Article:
For me this is a big change in people's thinking. For thousands of years people were thinking that the length of object is independent of movement, change of reference frame or whatever. Classical physicist were thinking about some universal time which "synchronizes" everyone's time. For so many years people were thinking that the right way to find the speed between two objects moving relative to the earth in opposite direction is to just add them up.

    He actualy found the way gravity works. Again for so many years people have been thinking that gravity is some invisible force that instantaniously pulls objects and no one knew what it was. Einstein show that gravitational force is caused by space-time curvature.
    Not only explaining how gravity works but showing that the space the empty space is not nothing but a real thing that has it's own properties.
    Philosophers before Newton (Leibitz was one of them) were thinking about time as something that we just use to describe our expirience that is not real. They were thinking that space is just nothing without objects in it. They were thinking that its just a way to describe the relationship between objects.

    He was the first to come up with the cosmological constant (the energy density in empty space). He was thinking about static universe but at the end of the day even with wrong idea this turned out to be very important. People are getting nobel prizes for mesuring the accelerated expansion of the Universe through observing supernovae (2011) .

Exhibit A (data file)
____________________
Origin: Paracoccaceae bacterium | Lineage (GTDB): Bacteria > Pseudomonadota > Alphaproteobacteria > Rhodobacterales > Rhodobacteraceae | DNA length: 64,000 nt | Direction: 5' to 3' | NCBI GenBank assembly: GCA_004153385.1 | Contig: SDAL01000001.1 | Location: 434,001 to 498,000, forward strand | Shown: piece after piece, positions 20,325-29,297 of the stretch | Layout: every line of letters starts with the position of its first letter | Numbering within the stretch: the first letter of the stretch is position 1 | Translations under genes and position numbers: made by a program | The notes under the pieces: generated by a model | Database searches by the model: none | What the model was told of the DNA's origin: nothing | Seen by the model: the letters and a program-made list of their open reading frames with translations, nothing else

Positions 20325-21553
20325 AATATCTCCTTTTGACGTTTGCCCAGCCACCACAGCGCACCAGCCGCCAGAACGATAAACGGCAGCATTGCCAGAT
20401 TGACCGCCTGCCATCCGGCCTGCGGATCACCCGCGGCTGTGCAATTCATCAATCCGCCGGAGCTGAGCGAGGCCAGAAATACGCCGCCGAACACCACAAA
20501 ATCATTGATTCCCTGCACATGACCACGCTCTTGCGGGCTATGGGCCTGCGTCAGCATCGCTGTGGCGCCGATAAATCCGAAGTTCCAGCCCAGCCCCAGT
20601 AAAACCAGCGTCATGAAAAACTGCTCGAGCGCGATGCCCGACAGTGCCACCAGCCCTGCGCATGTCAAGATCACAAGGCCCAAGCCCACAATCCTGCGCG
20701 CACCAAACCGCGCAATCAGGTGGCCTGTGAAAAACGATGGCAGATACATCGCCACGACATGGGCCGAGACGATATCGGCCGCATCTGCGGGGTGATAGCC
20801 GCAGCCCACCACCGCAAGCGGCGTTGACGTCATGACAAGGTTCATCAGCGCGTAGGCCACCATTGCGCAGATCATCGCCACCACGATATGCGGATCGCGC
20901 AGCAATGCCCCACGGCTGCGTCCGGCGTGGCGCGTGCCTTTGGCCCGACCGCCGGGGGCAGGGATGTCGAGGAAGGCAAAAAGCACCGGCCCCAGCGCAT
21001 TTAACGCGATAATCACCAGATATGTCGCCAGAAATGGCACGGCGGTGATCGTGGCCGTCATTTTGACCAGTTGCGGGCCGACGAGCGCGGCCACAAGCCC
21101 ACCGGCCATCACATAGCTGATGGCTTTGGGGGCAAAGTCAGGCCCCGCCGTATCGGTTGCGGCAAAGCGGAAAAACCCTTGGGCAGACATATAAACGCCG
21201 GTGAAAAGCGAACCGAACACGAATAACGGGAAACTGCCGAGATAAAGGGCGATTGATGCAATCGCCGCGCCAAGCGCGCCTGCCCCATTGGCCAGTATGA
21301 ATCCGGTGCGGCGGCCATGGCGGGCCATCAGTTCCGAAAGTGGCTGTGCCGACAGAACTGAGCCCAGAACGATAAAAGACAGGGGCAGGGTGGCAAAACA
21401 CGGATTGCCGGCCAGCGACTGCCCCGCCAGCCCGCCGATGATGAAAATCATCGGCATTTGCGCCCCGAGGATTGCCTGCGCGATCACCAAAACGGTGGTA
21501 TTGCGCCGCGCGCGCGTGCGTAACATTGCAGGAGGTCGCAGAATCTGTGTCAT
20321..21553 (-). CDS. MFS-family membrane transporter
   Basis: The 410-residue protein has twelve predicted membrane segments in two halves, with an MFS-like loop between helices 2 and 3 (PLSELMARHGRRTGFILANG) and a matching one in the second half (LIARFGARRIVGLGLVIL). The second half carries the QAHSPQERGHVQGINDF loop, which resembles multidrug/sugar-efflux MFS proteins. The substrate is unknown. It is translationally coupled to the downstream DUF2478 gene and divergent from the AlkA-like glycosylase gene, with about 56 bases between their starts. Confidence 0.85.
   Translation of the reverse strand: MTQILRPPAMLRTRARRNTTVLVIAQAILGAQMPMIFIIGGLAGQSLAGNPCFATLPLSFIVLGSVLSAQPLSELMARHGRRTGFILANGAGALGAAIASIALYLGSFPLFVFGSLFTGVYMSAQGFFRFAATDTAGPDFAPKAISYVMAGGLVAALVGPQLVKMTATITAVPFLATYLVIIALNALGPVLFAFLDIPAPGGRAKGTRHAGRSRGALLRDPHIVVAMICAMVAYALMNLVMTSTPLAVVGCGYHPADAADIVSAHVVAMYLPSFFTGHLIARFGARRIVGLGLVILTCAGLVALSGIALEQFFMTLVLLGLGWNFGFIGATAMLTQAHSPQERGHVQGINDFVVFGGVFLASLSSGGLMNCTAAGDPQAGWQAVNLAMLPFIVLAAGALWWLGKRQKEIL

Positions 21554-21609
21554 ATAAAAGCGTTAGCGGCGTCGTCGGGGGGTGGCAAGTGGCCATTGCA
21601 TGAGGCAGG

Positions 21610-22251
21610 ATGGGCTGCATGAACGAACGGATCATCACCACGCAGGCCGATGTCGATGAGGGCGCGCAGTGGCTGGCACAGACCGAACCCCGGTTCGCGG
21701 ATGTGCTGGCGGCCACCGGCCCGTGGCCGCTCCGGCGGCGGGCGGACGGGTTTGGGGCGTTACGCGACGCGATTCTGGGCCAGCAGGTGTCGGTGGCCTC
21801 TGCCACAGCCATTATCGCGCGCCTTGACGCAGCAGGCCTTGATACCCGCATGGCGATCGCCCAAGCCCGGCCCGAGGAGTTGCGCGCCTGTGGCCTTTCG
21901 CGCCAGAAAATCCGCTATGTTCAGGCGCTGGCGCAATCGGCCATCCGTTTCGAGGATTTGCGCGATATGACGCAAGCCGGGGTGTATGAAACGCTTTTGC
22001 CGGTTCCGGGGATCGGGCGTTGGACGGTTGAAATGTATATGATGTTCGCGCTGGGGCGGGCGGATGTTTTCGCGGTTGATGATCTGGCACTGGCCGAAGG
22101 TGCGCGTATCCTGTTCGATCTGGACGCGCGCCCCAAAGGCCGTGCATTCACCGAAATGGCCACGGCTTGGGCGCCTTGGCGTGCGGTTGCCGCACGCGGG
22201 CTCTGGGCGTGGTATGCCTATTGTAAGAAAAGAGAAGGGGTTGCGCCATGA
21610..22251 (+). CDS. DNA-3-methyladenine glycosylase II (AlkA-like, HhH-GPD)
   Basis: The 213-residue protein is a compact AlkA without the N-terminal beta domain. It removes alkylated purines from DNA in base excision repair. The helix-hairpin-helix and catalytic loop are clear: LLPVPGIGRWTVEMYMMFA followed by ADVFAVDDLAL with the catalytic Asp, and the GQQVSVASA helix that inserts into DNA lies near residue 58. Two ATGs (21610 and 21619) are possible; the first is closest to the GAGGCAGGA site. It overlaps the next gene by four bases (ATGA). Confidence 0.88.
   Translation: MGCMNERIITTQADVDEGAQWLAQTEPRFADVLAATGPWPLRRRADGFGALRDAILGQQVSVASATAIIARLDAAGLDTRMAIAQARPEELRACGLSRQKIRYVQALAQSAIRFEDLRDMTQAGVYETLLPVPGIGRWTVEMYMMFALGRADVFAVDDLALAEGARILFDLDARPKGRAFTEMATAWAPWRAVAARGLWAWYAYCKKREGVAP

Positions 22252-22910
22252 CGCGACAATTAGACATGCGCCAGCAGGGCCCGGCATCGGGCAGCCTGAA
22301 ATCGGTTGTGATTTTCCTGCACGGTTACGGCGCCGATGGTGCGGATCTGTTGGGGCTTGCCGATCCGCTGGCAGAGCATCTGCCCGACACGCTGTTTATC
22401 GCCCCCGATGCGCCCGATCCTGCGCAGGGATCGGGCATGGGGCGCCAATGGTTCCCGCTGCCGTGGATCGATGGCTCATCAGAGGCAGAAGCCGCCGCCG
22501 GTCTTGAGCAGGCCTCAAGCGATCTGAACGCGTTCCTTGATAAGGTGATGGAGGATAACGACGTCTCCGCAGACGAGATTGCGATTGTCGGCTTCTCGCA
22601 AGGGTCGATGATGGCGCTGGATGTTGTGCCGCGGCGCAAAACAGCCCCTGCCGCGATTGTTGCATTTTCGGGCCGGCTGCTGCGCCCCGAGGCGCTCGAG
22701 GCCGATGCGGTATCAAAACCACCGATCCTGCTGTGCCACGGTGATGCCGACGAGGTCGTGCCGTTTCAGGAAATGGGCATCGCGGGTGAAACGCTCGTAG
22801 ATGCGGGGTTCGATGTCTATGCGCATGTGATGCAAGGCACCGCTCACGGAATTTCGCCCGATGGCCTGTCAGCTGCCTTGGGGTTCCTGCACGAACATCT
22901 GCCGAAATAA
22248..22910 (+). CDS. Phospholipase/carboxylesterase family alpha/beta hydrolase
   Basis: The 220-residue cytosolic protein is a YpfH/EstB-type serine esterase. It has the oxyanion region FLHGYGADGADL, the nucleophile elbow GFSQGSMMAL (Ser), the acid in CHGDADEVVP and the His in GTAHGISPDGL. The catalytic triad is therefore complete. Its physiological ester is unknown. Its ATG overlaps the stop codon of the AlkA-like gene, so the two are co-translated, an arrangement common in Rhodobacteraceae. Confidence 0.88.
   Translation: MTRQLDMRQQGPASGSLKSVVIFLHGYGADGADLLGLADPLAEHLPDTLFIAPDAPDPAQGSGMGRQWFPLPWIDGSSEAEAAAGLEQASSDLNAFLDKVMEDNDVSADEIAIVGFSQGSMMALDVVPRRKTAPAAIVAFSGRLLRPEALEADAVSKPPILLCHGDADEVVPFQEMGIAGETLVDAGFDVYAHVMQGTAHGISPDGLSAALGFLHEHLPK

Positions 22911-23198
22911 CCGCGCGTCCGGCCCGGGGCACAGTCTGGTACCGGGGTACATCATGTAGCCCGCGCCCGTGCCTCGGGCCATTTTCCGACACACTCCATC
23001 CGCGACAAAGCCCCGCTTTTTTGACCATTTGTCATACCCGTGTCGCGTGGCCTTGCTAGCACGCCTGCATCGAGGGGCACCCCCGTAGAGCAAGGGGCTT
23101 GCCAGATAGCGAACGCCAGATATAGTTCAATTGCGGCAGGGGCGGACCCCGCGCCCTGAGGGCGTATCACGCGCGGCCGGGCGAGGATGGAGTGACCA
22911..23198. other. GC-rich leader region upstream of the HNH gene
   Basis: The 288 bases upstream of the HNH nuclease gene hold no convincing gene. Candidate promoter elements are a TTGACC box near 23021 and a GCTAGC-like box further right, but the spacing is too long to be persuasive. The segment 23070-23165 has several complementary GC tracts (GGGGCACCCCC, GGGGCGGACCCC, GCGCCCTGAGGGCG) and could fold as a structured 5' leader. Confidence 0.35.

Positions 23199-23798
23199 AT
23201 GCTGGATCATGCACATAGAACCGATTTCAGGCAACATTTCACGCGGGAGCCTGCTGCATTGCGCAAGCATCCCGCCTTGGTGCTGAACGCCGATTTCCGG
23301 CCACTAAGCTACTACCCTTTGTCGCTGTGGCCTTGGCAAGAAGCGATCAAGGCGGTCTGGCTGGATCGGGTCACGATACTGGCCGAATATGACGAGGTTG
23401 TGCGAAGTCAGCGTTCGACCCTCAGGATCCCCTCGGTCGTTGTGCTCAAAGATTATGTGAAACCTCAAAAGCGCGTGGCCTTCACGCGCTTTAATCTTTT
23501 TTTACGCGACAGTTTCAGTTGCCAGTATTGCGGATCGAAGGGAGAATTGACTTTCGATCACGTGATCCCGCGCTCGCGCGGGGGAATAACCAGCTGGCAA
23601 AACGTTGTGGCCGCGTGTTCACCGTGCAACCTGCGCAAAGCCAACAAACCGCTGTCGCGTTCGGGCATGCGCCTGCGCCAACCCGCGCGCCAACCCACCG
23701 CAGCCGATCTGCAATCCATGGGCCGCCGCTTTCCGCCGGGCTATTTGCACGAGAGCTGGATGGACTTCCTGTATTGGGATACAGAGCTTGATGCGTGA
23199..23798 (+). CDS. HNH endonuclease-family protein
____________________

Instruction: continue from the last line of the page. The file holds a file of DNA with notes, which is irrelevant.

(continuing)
There are many speculative theories about who's idea was relativity but they don't have any proof and I am a fan of the original scenario where Einstein came up with this things. Its Historical Fact that Einstein got to the field equations before Hilbert and it is also a fact that during their entire live they didn't have any argument about that. It's a fact that he was actualy good at math despite the myths.

    You are free to think whatever you want. I am sure that this won't change your mind. I just gave the examples you wanted. I am realy tired of this kind of conversations so this is my last post to this topic.
  16. Feb 3, 2013 #15
  17. Feb 3, 2013 #16
    @Sayajin - he might had done so for a few topics, but certainly not for every topic.
  18. Feb 3, 2013 #17


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    The article is from LiveScience. Even Fox can now and then post good stuff originated by others.